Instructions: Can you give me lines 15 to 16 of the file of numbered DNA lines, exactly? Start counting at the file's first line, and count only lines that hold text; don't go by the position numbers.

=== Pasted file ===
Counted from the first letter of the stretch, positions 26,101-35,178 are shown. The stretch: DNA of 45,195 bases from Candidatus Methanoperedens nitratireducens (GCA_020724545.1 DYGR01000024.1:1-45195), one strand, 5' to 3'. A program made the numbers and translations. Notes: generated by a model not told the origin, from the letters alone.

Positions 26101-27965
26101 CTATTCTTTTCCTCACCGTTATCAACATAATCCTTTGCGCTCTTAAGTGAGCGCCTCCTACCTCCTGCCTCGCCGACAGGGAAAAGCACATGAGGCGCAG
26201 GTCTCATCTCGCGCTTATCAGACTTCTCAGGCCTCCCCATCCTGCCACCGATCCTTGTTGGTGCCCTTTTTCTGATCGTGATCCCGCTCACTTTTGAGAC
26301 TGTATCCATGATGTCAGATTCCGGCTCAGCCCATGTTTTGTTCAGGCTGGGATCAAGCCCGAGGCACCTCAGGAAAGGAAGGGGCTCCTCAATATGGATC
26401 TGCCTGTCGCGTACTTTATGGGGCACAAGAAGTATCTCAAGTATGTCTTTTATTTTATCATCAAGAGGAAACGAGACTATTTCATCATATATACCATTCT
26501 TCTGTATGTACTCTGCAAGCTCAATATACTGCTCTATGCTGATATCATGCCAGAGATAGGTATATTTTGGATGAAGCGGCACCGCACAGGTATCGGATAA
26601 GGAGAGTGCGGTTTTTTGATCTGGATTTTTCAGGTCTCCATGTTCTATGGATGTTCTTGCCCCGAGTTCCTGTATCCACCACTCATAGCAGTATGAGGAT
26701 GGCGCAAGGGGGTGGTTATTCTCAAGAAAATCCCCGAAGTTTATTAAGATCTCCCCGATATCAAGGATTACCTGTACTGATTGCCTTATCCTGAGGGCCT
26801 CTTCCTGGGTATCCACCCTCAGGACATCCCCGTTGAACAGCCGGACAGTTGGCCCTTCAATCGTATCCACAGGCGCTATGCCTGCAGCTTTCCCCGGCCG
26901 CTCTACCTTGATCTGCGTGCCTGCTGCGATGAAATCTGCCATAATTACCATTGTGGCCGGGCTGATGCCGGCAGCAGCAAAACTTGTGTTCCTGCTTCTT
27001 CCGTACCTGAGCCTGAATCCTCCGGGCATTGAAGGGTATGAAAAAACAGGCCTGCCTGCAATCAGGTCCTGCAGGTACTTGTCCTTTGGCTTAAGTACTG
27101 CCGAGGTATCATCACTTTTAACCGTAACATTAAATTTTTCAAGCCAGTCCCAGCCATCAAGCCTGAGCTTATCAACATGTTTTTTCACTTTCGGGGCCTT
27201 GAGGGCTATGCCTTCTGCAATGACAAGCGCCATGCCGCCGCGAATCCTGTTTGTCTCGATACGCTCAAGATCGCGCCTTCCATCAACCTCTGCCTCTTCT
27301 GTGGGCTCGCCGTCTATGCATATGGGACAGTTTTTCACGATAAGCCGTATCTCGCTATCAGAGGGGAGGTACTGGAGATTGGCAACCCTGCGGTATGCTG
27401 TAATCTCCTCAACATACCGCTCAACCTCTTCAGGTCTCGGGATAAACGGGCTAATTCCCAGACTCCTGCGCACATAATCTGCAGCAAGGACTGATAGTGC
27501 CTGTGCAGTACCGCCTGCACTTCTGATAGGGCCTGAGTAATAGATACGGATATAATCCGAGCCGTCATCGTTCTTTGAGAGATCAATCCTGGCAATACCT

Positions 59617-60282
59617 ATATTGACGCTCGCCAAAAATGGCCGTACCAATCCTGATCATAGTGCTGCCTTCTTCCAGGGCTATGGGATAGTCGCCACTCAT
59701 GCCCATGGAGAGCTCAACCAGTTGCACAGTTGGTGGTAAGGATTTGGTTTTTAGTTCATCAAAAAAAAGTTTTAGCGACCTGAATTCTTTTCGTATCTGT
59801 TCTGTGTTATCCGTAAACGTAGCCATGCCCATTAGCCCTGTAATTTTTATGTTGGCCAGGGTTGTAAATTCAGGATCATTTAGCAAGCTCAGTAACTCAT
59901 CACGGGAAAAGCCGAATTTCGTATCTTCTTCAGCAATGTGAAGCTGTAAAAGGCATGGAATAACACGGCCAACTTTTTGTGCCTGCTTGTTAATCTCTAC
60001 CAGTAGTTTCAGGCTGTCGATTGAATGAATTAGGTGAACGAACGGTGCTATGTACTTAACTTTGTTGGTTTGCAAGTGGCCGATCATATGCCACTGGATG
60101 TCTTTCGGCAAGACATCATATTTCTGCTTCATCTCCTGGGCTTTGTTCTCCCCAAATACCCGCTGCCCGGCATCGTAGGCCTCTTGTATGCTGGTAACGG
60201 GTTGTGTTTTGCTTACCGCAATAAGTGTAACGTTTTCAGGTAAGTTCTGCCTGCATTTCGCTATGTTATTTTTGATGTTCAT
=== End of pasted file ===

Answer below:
27301 GTGGGCTCGCCGTCTATGCATATGGGACAGTTTTTCACGATAAGCCGTATCTCGCTATCAGAGGGGAGGTACTGGAGATTGGCAACCCTGCGGTATGCTG
27401 TAATCTCCTCAACATACCGCTCAACCTCTTCAGGTCTCGGGATAAACGGGCTAATTCCCAGACTCCTGCGCACATAATCTGCAGCAAGGACTGATAGTGC